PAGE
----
Advert | Become a RaceFans supporter and go ad-free

The weekend so far has been dominated by tyre warm-up determining the best performance over a single lap and tyre wear impacting performance over the long runs. Lewis Hamilton complained his rear tyres were finished after just 14 laps on the mediums in second practice, yet Verstappen was able to catch up to the Mercedes on his own long run despite being on tyres three laps older than Hamilton’s, demonstrating the Red Bull’s superior tyre management.

Graining has been a headache for teams – especially Mercedes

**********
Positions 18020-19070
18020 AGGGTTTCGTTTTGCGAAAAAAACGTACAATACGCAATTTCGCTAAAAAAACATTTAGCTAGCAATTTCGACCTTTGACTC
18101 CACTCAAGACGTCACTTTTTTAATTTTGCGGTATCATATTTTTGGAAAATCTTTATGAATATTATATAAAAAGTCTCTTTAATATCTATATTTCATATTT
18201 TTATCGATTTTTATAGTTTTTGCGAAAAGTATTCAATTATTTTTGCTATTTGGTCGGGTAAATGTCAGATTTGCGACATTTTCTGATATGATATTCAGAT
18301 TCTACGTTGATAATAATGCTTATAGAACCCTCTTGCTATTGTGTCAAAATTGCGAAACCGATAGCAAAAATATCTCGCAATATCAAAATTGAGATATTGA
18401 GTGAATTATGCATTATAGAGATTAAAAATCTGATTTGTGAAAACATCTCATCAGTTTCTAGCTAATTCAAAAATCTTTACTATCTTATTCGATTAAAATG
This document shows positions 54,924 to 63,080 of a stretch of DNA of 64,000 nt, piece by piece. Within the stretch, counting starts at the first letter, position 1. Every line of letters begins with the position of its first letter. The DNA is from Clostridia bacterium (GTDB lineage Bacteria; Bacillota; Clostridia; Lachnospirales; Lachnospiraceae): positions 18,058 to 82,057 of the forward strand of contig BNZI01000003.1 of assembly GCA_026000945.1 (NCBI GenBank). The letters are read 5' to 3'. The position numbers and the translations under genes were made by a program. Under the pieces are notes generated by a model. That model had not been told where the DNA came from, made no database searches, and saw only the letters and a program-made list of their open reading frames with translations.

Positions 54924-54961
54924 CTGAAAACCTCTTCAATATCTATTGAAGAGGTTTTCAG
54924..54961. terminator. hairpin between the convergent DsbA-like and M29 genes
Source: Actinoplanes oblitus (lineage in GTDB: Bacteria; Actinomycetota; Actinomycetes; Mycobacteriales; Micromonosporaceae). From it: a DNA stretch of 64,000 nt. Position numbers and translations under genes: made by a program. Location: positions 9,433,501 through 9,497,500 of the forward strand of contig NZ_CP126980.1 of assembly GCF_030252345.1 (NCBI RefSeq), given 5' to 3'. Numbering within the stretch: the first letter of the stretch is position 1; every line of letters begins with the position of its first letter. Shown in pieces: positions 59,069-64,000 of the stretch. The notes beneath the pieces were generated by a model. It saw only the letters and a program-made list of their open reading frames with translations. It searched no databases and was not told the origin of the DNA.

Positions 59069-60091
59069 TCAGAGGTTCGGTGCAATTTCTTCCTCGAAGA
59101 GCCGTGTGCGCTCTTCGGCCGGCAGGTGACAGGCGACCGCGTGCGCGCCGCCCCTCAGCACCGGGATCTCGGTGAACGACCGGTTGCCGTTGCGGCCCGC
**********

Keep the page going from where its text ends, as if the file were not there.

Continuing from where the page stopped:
But drivers have been complaining about graining in all sessions, with Albon claiming that Pirelli’s above-average minimum tyre pressures for this weekend has only exacerbated graining. But Pirelli’s Mario Isola says it’s all about who can keep their discipline with their right foot onto the many straights drivers will be running down during the race.

“If you slide a little bit more, you accelerate the issue,” Isola explained. “It’s probably more important to keep a good traction here because you don’t have high-speed corners. You need the traction out of the slow corners. So if you are able to keep good traction and protect the rear tyre, then you can work around the understeer. But it’s probably better to have graining on the front rather than the rear.”